The Singdollar has been strengthening against the ringgit and the rupiah.
A check last night showed that one Singdollar could buy RM3.0336, compared with RM3.0266 at the start of the year.
In April, when the ringgit was at its strongest against the Singapore currency this year, it was RM2.936 to the Singdollar.
Analysts said a combination of factors contributed to the relative strength of the Singdollar against the ringgit.
One factor is political uncertainty in Malaysia arising from a change in the ruling coalition from Barisan Nasional to Pakatan Harapan after the general election in May.
Mr Darren Tay, Asia analyst at Fitch Solutions, said the Singdollar's continued rise against the ringgit is "mainly due to heightened uncertainty among investors... in the aftermath of the Pakatan Harapan coalition's surprise victory.
CIMB Private Banking economist Song Seng Wun agreed. On whether the trend is expected to continue, he said: "Much will depend on Malaysia's political landscape."
The Singdollar's ascent against the ringgit may also be a reflection of its strength, said Mr Khoon Goh, head of Asia research for ANZ.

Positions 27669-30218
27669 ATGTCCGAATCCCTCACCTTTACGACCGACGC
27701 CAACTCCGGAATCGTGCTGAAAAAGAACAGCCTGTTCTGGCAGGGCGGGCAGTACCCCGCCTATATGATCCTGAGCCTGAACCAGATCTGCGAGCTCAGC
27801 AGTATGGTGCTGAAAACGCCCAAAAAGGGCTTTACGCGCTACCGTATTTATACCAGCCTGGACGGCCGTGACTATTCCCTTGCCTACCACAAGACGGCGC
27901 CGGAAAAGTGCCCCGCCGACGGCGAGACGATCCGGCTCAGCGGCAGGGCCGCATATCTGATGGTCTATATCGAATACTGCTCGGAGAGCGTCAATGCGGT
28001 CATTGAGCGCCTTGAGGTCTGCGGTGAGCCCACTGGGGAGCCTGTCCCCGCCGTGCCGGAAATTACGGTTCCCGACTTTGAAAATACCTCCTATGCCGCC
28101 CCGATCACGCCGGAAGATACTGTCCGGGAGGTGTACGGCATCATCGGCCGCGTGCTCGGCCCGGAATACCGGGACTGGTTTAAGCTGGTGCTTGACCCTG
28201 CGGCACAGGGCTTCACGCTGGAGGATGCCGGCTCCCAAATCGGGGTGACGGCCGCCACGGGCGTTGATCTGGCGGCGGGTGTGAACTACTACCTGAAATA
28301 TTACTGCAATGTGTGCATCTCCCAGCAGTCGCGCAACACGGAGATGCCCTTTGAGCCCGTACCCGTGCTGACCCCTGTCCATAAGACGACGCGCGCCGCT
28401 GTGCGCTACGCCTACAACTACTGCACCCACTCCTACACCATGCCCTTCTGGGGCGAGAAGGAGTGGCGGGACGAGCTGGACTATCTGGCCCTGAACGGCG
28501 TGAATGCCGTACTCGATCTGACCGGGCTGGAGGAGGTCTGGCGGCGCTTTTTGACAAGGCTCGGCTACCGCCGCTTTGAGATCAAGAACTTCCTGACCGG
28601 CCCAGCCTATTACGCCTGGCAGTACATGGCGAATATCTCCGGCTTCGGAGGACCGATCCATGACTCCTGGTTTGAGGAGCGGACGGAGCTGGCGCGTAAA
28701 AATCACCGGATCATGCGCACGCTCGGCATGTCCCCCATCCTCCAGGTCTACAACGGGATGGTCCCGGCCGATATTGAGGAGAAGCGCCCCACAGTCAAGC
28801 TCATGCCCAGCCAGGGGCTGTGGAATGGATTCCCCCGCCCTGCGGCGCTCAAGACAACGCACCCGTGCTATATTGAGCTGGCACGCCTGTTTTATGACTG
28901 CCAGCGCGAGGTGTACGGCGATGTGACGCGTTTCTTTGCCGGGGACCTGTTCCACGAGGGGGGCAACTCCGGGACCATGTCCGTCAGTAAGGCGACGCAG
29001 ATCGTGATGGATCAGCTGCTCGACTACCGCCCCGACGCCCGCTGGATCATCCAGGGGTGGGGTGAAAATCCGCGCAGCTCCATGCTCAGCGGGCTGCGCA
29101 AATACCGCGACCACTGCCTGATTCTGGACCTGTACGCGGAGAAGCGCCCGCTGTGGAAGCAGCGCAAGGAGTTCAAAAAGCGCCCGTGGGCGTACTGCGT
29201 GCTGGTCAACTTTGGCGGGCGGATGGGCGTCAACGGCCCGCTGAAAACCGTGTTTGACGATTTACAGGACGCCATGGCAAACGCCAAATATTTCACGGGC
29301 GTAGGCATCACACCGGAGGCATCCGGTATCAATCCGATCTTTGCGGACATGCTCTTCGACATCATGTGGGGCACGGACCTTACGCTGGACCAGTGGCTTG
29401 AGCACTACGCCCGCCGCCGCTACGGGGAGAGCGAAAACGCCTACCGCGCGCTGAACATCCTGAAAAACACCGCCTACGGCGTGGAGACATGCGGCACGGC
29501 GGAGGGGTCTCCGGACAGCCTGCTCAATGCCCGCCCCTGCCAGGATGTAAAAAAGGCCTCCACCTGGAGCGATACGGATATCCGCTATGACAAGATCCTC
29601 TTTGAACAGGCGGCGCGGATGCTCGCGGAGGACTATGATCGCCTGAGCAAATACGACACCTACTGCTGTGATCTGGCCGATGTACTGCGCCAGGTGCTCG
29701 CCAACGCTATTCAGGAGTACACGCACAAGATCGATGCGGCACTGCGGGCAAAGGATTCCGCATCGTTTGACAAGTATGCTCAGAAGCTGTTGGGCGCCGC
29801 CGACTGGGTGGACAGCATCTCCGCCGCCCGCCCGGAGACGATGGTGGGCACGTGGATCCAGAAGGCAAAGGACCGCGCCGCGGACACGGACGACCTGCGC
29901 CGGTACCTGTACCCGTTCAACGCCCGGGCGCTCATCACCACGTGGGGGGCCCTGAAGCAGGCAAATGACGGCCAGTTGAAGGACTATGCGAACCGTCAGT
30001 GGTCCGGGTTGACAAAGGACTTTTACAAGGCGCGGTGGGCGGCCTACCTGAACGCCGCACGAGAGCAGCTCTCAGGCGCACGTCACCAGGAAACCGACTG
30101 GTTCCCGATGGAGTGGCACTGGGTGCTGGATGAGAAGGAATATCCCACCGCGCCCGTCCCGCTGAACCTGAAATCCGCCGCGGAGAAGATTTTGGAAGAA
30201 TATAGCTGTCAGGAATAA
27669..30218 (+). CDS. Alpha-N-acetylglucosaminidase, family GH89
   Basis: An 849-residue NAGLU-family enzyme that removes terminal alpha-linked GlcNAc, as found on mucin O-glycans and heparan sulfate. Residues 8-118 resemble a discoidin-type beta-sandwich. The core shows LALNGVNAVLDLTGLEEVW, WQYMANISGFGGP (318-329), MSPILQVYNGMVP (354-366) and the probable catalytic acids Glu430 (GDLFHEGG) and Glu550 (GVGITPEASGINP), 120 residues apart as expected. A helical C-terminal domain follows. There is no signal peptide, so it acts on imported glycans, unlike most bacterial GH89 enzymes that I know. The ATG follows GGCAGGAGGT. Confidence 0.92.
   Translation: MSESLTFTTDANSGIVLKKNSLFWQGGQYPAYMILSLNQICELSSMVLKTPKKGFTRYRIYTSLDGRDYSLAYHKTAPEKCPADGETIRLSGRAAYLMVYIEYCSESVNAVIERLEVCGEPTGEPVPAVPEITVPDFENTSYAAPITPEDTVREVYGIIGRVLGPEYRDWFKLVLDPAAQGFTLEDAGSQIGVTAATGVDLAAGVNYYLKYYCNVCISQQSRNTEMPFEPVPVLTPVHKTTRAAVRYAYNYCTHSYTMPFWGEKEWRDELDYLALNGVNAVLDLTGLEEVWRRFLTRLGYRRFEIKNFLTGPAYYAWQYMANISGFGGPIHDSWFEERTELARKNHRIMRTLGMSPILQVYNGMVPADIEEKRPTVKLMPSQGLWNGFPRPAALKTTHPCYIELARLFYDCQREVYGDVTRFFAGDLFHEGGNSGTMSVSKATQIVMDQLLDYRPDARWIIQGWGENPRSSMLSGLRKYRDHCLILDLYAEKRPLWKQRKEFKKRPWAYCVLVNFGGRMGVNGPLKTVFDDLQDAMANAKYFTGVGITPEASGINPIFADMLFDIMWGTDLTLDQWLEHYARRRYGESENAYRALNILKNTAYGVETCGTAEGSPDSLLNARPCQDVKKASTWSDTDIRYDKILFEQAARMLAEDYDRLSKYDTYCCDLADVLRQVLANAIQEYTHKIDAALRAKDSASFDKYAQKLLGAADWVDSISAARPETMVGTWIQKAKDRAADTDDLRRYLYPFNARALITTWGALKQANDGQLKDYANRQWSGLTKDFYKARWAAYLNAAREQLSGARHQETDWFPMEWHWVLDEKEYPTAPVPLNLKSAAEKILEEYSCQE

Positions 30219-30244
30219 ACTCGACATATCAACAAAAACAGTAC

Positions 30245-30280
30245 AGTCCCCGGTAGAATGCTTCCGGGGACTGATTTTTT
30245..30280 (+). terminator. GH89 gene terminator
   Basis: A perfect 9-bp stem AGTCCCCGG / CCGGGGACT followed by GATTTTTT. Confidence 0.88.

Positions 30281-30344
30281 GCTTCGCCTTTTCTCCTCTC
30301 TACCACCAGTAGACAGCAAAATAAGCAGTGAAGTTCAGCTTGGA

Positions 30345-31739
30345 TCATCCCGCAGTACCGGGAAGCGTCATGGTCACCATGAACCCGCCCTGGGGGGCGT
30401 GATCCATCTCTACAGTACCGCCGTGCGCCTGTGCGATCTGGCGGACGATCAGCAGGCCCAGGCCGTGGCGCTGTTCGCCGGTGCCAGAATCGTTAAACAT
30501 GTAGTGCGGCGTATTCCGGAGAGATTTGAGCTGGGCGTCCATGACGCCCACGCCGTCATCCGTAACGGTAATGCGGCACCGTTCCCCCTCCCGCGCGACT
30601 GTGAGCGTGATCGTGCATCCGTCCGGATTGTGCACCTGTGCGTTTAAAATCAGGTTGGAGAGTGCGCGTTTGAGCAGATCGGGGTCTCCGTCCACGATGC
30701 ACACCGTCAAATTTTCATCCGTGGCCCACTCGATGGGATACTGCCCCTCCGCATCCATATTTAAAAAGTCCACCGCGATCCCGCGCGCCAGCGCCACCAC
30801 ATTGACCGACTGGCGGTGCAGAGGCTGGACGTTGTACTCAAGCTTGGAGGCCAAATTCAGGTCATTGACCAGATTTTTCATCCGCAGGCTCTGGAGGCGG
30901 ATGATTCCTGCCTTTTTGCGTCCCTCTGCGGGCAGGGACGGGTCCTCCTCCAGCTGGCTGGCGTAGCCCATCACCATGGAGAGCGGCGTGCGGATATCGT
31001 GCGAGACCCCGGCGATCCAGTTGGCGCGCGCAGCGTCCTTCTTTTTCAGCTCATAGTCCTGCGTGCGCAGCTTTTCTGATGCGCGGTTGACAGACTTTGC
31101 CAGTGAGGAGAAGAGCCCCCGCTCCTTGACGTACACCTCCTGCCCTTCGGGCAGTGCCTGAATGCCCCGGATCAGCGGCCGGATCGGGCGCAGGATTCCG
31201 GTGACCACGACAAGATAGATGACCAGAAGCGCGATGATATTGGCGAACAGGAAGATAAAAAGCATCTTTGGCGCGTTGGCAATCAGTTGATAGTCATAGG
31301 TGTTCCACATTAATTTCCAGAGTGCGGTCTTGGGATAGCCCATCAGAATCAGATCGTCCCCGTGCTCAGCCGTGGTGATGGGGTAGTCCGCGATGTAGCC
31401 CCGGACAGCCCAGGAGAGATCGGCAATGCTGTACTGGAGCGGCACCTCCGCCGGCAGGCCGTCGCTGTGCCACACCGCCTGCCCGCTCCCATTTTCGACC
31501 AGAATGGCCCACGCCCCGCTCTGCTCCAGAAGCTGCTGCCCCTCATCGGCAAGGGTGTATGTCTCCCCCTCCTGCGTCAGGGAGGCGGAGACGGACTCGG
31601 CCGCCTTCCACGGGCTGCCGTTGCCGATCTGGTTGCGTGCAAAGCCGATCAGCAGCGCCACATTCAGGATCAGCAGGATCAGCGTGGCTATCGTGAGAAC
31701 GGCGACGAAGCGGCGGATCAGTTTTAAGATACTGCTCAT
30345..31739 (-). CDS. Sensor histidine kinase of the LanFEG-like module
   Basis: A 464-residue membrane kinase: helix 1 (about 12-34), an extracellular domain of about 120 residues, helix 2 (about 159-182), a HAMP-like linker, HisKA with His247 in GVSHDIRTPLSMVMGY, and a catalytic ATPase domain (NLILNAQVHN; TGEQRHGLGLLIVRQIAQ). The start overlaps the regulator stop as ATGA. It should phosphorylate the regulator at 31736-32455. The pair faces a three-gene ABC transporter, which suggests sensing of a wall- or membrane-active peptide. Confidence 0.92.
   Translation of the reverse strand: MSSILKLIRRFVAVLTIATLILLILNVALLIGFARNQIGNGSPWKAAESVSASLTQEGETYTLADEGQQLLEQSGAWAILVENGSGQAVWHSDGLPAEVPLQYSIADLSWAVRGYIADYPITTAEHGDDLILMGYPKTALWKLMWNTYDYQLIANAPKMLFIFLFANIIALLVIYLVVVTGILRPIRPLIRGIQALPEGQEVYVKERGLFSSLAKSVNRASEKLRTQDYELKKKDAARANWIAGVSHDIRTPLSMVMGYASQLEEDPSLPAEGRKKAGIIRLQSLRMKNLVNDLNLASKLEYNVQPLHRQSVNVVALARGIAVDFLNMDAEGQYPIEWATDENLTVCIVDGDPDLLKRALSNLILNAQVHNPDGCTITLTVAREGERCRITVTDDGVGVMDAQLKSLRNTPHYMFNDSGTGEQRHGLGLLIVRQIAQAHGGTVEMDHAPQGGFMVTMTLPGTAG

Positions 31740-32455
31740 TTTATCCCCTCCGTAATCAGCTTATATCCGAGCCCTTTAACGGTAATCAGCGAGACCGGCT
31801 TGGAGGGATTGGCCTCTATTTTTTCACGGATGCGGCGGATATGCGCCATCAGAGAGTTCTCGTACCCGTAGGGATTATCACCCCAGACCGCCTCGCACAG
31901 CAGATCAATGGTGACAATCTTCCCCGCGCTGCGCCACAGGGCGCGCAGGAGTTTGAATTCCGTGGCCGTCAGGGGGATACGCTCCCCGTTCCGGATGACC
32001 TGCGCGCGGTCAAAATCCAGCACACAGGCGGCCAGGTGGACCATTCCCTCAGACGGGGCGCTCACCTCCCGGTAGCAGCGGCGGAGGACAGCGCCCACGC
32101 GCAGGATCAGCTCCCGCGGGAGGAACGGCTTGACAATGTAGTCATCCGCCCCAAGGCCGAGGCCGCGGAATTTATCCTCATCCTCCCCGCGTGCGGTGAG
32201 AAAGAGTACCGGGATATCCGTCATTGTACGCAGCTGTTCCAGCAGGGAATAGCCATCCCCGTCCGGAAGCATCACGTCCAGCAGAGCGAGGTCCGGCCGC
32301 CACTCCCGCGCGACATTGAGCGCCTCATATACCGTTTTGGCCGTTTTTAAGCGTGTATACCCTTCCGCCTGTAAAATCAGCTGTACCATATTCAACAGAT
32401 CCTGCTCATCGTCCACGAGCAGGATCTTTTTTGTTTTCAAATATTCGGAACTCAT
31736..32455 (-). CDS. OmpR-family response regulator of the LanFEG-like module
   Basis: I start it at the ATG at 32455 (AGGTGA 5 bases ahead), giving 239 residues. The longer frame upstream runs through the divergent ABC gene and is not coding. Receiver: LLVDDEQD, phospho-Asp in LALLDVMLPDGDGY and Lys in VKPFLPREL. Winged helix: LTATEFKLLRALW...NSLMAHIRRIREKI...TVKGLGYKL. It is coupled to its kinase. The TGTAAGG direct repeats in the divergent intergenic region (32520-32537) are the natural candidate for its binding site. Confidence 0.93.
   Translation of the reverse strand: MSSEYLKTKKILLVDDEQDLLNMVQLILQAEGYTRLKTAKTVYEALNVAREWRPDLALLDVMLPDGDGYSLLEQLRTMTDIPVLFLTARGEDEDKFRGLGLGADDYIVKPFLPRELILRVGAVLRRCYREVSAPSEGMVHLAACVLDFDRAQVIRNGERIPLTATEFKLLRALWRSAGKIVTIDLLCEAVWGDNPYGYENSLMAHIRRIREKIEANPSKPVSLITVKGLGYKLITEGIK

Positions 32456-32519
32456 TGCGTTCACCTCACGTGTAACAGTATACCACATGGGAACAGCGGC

It can also be attributed to market expectations that the Monetary Authority of Singapore may further tighten monetary policy at its upcoming October review, he added.
Mr Barakath Ali, first vice-president of the Money Changers Association (Singapore), said: "We are expecting more consumers to buy up the ringgit."
Mr Barakath, who is also managing director of Aramex International Exchange at Sim Lim Square, said the spike in consumers buying ringgit usually comes when the Singdollar can buy at least RM3, which happened last month.
Good ringgit sales have persisted since, he added.
Yesterday, the Indonesian rupiah slumped to 10910.99 against the Singdollar, about the lowest it has been since at least 1992.
Following the United States Federal Reserve's interest rate hike on Wednesday, however, the greenback strengthened against the Singdollar to $1.3660 yesterday, up from $1.3644 a day earlier.